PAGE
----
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Journal of Theoretical and Applied Information Technology

2005 - 2009 JATIT. All rights reserved.


www.jatit.org

BUSINESS INTELLIGENCE: CONCEPTS, COMPONENTS,


TECHNIQUES AND BENEFITS
JAYANTHI RANJAN
Institute of Management Technology,
Ghaziabad, Uttar Pradesh, India
Email: jranjan@imt.edu

ABSTRACT
For companies maintaining direct contact with large numbers of customers, however, a growing number
channel-oriented applications (e.g. e-commerce support, call center support) create a new data
management challenge: that is effective way of integrating enterprise applications in real time. To learn
from the past and forecast the future, many companies are adopting Business Intelligence (BI) tools and
systems. Companies have understood the importance of enforcing achievements of the goals defined by
their business strategies through business intelligence concepts. It describes the insights on the role and
requirement of real time BI by examining the business needs. The paper explores the concepts of BI, its
components, emergence of BI, benefits of BI, factors influencing BI, technology requirements, designing
and implementing business intelligence, and various BI techniques.
A specialized field of business intelligence
known as competitive intelligence focuses solely
on the external competitive environment.
Information is gathered on the actions of
competitors and decisions are made based on this
information. Little if any attention is paid to
gathering internal information.

INTRODUCTION

Business intelligence (BI) has two basic different


meanings related to the use of the term
intelligence. The primary, less frequently, is the
human intelligence capacity applied in business
affairs/activities. Intelligence of Business is a
new field of the investigation of the application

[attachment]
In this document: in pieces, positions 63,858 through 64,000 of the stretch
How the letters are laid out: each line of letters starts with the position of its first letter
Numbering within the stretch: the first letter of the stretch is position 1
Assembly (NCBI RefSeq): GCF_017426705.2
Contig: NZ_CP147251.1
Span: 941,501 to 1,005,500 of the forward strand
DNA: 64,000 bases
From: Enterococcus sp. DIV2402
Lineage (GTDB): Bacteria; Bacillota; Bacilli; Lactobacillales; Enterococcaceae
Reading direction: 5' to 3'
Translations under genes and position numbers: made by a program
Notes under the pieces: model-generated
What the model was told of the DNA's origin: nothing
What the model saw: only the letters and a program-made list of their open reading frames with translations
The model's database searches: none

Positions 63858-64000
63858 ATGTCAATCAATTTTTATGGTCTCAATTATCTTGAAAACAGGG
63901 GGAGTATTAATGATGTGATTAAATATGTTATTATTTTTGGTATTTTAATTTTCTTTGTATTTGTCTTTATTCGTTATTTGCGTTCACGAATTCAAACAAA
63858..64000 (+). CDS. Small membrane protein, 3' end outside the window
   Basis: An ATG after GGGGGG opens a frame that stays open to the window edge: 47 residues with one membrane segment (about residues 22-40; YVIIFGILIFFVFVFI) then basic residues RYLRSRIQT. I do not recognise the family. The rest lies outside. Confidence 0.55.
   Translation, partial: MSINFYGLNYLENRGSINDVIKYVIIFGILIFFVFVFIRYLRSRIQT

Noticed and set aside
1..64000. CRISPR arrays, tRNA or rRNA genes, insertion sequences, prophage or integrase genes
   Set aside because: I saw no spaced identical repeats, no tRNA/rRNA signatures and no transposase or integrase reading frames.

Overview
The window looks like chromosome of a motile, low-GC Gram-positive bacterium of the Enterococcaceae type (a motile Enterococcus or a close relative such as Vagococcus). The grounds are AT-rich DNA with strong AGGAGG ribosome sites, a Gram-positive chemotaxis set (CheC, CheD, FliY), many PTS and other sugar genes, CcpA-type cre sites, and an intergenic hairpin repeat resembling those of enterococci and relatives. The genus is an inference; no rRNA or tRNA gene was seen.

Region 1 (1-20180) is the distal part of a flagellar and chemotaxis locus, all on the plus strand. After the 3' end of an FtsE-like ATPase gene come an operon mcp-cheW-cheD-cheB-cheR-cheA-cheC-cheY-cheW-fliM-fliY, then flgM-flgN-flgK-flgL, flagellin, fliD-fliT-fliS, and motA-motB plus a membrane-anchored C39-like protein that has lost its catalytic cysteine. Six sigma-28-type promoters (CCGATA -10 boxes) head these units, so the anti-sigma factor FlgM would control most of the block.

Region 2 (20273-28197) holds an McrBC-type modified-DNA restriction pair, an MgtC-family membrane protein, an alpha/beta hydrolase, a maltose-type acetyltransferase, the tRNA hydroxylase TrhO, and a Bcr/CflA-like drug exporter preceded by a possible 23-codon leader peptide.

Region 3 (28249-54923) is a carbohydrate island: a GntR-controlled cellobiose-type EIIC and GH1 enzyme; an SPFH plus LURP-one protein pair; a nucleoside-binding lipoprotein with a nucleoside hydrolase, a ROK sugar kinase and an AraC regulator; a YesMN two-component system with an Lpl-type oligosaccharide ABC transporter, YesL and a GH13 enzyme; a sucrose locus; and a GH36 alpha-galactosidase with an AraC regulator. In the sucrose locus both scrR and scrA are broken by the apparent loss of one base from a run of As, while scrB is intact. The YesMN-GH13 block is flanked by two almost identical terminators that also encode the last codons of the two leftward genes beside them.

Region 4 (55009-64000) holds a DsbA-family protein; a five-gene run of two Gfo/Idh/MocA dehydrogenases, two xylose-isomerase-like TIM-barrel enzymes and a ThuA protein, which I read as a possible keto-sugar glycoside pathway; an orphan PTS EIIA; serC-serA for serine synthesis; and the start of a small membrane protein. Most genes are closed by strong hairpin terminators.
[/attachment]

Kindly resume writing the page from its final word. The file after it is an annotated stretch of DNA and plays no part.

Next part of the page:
of human cognitive faculties and artificial
intelligence technologies to the management and
decision support in different business problems.

In modern businesses, increasing standards,


automation, and technologies have led to vast
amounts of data becoming available. Data
warehouse technologies have set up repositories
to store this data. Improved Extract, transform,
load (ETL) and even recently Enterprise
Application Integration tools have increased the
speedy collecting of data. OLAP reporting
technologies have allowed faster generation of
new reports which analyze the data. Business
intelligence has now become the art of sifting
through large amounts of data, extracting
pertinent information, and turning that
information into knowledge upon which actions
can be taken.

The second relates to the intelligence as


information valued for its currency and relevance.
It is expert information, knowledge and
technologies efficient in the management of
organizational and individual business. Therefore,
in this sense, business intelligence is a broad
category of applications and technologies for
gathering, providing access to, and analyzing
data for the purpose of helping enterprise users
make better business decisions. The term implies
having a comprehensive knowledge of all of the
factors that affect the business. It is imperative
that firms have an in depth knowledge about
factors such as the customers, competitors,
business partners, economic environment, and
internal operations to make effective and good
quality business decisions. Business intelligence
enables firms to make these kinds of decisions.

The paper explores the concepts of BI, its


components, emergence of BI, benefits of BI,
factors influencing BI, technology requirements,
designing
and
implementing
business
intelligence, cultural imperatives, and various BI
techniques. The paper would be useful for

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Vol 9. No 1. (pp 060 - 070)

1.

Journal of Theoretical and Applied Information Technology


2005 - 2009 JATIT. All rights reserved.
www.jatit.org

budding researchers in the field of BI to


understand the basic concepts.
BUSINESS INTELLIGENCE

Stackowiak et al. (2007) define Business


intelligence as the process of taking large
amounts of data, analyzing that data, and
presenting a high-level set of reports that
condense the essence of that data into the basis
of business actions, enabling management to
make fundamental daily business decisions. (Cui
et al, 2007) view BI as way and method of
improving business performance by providing
powerful assists for executive decision maker to
enable them to have actionable information at
hand. BI tools are seen as technology that
enables the efficiency of business operation by
providing an increased value to the enterprise
information and hence the way this information
is utilized.

(Golfarelli et.al, 2004) defined BI that includes


effective data warehouse and also a reactive
component capable of monitoring the timecritical operational processes to allow tactical